The Next Rainy Sunday
I was born July 21, 1945, in Vancouver, B.C., and was brought up by a Christian mother who couldn’t read or write. My father was an alcoholic and an abusive husband and father. He was one of my childhood abusers. He abused me sexually, mentally, and physically.
All my childhood, I loved going to church. However, as a little girl I thought I was not clean enough for Jesus to forgive me. You see, as a young child I would make money by touching and kissing men. How could Jesus love me who seemed so unlovable? When I was 12, I met a 15-year-old girl who showed me what I thought was real love. I started sexual activities at a very young age. Male or female, it didn’t matter, as long as I felt loved. Yet I was afraid people might find out about my sexual activities.
I joined a church in 1965 and met a Christian man whom I married in 1969. We had two children together, and while this was great, I often felt something was missing. I forgot about my past and tried to live a Christian life. I was still looking at the women who were attracted to me. (I was attracted to women more than my husband. I never cheated physically – only in my mind. ) In 1973, I had my second child, but then my husband left me for another woman. I was hurt and swore I would never love anyone ever again.
When my oldest child was 10, I moved him to his father’s because his father had a home and a new wife, and could give him the things I could not afford. Their family was more mentally stable. After my husband left, I had started drinking, and when my son left, I began doing drugs as well. Things got so bad that a year and half later I moved my daughter to her father’s as well.
Then I met a woman and fell in love – so I thought. She was an alcoholic, so for the next 14 years we had a very dysfunctional relationship. My girlfriend beat me up several times, but I couldn’t seem to leave because I loved her.
One Sunday morning I went to McDonald’s for breakfast. When I came out, my mother was across the street at her church picnic and she asked me to come over for an ice cream. I joined her and met some of the people she knew. The pastor asked me if I was going to come to church some time soon. I replied, “The next rainy Sunday.”
During the next week while I was walking up on “The Drive” (the centre of Vancouver’s counter-culture commercial strip), I met the pastor again and we stopped and chatted. Then she asked me again when I’d be coming to church. I said the next rainy Sunday, and we laughed and went our separate ways.
The next Saturday night I was out partying. Frankly I was getting sick of the partying and longed for something different, but I didn’t know what. I came home about 3:30 am and went to bed alone. (My girlfriend was away in Edmonton because her mother had died.) About 7:00 am I awoke and heard the rain beating hard at my window. I rolled over but couldn’t fall back to sleep. I went to church that day and have continued until this day. That first rainy day I went to church, I met Jesus.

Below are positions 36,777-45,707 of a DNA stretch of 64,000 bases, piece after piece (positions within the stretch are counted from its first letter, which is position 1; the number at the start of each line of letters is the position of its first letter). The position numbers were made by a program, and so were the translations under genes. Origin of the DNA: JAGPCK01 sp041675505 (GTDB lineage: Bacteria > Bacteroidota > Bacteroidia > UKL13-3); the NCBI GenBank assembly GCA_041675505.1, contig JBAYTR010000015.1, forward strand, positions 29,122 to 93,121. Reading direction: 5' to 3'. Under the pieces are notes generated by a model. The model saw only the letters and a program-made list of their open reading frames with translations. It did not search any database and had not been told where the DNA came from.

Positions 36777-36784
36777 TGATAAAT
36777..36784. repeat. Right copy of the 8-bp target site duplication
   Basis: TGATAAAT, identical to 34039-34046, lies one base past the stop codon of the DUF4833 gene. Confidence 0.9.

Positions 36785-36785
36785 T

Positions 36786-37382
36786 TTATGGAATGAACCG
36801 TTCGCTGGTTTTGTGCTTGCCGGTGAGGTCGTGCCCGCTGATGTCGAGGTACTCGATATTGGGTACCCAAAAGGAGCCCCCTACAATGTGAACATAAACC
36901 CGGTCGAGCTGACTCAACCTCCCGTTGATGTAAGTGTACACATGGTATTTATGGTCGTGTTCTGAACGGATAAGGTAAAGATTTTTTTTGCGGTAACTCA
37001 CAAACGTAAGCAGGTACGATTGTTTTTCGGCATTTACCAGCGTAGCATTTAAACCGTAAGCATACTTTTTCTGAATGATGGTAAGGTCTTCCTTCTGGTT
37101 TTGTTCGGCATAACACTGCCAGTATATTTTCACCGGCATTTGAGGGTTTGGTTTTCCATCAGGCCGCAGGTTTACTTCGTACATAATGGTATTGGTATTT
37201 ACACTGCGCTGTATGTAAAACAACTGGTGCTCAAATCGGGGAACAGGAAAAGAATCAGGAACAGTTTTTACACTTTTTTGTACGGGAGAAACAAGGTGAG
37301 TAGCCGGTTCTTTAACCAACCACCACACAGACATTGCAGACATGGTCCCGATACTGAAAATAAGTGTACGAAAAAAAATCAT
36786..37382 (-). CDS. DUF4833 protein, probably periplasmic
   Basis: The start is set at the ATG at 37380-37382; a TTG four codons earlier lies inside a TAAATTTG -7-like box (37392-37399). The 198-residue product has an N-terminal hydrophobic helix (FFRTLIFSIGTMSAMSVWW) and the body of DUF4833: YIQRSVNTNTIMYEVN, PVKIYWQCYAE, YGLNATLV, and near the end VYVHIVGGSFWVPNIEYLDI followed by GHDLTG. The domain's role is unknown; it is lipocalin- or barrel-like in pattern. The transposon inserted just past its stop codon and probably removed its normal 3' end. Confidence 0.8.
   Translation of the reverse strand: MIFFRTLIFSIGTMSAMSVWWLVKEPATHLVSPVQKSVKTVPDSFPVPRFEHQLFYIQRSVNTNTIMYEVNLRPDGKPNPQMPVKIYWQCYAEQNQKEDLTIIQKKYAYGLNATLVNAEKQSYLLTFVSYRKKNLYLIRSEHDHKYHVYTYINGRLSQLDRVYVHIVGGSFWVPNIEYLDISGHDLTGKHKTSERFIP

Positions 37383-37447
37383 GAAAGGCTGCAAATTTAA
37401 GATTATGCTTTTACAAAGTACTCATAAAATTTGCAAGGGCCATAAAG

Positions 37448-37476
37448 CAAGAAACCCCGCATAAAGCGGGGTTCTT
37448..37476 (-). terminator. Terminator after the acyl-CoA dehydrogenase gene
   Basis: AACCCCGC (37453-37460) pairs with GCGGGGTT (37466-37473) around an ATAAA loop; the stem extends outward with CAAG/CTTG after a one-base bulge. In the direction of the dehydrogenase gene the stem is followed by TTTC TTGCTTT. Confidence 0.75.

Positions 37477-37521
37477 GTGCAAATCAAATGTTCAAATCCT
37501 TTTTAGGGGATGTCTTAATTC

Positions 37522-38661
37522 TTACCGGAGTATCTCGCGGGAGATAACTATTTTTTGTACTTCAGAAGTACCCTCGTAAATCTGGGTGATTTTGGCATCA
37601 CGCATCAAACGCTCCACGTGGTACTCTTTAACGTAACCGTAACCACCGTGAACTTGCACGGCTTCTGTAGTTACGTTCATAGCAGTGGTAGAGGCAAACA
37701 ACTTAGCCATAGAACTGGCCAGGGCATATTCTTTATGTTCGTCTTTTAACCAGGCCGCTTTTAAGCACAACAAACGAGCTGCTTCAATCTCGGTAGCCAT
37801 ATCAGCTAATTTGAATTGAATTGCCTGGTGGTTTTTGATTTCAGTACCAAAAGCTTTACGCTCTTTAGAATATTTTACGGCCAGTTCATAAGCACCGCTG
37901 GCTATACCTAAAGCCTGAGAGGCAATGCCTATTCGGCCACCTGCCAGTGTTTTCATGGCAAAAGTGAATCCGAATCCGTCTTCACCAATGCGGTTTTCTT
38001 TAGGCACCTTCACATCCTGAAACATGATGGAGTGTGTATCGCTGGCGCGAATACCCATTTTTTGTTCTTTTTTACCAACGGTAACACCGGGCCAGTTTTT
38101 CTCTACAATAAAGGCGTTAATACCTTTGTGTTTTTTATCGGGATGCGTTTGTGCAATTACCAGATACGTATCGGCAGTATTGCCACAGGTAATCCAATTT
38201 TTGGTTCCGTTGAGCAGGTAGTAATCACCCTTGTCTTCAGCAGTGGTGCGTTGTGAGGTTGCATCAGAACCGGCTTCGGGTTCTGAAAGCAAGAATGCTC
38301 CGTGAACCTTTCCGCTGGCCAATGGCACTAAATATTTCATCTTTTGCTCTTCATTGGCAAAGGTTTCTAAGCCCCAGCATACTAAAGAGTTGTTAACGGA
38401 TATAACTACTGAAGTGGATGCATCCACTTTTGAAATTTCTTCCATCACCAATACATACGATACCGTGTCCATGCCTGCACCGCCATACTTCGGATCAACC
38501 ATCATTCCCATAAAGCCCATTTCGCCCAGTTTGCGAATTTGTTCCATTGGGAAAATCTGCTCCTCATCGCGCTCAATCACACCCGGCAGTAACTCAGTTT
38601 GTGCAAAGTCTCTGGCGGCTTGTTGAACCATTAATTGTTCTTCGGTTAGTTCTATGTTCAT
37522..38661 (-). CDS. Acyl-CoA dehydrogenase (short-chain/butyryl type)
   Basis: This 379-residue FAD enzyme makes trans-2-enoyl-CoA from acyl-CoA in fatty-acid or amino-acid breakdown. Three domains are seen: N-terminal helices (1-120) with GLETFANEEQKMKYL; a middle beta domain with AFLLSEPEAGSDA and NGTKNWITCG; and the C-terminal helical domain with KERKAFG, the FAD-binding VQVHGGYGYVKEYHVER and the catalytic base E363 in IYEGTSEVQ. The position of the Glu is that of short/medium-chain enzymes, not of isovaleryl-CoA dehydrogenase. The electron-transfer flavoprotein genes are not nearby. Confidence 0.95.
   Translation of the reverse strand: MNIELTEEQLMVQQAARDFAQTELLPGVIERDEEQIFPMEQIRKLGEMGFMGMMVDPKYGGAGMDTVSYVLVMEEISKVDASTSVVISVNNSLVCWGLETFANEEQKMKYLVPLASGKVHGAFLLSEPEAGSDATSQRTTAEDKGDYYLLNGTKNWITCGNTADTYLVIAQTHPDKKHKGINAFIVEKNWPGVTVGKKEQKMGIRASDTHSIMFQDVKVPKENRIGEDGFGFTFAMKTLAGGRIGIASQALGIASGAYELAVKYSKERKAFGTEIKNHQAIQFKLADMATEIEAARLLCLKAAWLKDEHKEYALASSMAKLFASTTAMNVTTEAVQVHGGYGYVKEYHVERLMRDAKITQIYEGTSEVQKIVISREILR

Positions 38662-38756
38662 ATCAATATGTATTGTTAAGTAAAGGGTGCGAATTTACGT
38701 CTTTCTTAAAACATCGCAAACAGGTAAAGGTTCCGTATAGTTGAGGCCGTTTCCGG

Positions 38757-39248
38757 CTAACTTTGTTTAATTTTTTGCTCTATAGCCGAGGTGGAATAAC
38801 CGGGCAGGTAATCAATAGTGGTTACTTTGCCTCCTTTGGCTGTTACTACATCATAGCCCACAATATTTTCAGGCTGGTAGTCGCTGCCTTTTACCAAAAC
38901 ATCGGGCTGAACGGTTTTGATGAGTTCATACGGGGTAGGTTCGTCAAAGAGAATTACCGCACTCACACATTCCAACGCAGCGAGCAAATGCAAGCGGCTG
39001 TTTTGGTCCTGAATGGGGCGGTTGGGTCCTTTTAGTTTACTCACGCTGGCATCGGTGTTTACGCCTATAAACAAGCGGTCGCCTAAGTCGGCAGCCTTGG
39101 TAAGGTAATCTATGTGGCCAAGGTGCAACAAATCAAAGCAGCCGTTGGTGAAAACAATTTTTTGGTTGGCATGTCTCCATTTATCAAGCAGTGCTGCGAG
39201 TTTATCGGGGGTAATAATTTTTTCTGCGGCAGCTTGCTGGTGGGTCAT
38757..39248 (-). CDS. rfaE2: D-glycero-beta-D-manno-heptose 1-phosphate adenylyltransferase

About a year later my girlfriend and I split up. The more I surrendered to God, the more the things of this world seemed to drop off, including the drugs and alcohol. I started to read my Bible and pray, and I enjoyed going to church. Miraculously, my girlfriend also found Christ and started a new life as well.
For five years I lived a celibate life, but there were still issues to deal with. I knew I needed to surrender more of my life to Christ, but I didn’t know how. Finally, I met a woman who introduced me to a Partners in Hope, a Christian 12-step programme. (It follows the same basic principles as Alcoholics Anonymous, but we name Jesus as our higher power.) This programme taught me how to surrender and deal with the painful parts of my life that I seemed to have buried. I needed to bring some of these hidden things to the surface to be completely healed.
Today I am still working on some of the dysfunctional areas of my life. I know that Jesus is in my life and that he is continuing to heal me in every area of my being.
Now I live in a wonderful, healing relationship as a woman surrendering her life daily to Jesus. The verses that I like and know have help me through many situations are Proverbs 3:5-6: “Trust in the Lord with your whole heart and lean not unto your own understanding; In all your ways acknowledge him, and he will make your paths straight.”
Lorna McLachlan was promoted to glory on October 22nd, 2009 after a long battle with cancer. Lorna was a member of St. Simon’s Church, North Vancouver, British Columbia. Her life was focused on helping others overcome destructive and addictive lifestyles through her involvement in Partners in Hope. She will be greatly missed by many.
This testimony appears in printed form in the booklet Transformed by an Encounter with Christ: A contribution to the ongoing discussion on same-sex blessings in the Anglican Church of Canada, published in 2006 by the Zacchaeus Fellowship.
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Story © 2004 Lorna McLachlan. All rights reserved. Used by permission.